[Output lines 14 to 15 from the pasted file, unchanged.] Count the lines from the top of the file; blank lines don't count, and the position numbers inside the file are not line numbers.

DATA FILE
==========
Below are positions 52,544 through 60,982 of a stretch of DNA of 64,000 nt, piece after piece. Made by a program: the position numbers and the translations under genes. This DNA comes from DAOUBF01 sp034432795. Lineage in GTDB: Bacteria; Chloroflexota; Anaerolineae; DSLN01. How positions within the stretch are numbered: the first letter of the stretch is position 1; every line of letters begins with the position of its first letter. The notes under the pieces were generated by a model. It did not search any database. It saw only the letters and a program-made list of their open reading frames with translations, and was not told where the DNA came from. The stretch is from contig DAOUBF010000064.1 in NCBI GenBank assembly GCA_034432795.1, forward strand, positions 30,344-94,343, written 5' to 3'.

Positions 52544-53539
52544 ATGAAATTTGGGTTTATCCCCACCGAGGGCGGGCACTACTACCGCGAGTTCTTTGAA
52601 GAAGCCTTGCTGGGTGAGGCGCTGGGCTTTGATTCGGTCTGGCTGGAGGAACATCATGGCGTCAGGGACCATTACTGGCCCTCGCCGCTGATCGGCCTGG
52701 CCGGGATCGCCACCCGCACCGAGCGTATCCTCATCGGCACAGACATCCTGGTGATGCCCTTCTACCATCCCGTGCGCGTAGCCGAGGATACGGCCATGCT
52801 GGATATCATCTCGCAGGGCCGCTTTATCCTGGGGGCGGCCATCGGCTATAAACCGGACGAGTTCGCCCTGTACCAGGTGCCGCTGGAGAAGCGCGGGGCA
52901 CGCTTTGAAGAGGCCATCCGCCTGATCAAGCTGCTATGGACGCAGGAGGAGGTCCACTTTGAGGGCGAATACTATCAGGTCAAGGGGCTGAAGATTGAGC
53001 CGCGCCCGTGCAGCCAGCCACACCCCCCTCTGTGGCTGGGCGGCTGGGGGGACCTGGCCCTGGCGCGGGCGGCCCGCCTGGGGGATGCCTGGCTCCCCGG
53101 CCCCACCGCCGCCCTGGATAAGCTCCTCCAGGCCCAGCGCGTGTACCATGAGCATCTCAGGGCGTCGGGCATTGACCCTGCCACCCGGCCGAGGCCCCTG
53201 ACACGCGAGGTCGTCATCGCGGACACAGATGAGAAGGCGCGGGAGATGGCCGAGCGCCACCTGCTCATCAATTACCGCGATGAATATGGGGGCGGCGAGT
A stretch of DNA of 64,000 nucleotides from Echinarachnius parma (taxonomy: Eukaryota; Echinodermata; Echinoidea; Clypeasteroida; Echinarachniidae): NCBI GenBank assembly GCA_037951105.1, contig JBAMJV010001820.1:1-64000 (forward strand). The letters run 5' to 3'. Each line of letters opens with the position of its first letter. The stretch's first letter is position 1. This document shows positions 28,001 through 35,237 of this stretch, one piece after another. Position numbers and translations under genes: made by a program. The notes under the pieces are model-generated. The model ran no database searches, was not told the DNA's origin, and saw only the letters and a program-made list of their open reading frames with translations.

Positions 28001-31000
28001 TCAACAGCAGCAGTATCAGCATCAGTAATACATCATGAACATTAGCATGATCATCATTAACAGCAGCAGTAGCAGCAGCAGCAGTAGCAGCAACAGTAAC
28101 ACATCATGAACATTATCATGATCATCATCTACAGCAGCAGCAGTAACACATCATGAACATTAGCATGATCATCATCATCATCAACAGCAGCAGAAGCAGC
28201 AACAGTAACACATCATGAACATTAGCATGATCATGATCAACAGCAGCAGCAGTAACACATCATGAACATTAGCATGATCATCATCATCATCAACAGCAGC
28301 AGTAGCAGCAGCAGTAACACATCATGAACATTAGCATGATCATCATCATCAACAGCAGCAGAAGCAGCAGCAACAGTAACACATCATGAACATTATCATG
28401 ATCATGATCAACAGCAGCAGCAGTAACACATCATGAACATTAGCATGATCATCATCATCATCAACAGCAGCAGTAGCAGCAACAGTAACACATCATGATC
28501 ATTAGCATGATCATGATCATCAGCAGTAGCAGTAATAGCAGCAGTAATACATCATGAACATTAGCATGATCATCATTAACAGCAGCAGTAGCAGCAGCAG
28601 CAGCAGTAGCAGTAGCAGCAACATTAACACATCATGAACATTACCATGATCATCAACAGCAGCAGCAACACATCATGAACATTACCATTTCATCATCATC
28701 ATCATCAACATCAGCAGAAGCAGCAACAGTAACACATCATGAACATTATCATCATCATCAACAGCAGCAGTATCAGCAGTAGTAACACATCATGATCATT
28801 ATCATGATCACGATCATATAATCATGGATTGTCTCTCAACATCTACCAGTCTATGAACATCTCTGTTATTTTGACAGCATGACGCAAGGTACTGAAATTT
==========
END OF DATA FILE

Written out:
28101 ACATCATGAACATTATCATGATCATCATCTACAGCAGCAGCAGTAACACATCATGAACATTAGCATGATCATCATCATCATCAACAGCAGCAGAAGCAGC
28201 AACAGTAACACATCATGAACATTAGCATGATCATGATCAACAGCAGCAGCAGTAACACATCATGAACATTAGCATGATCATCATCATCATCAACAGCAGC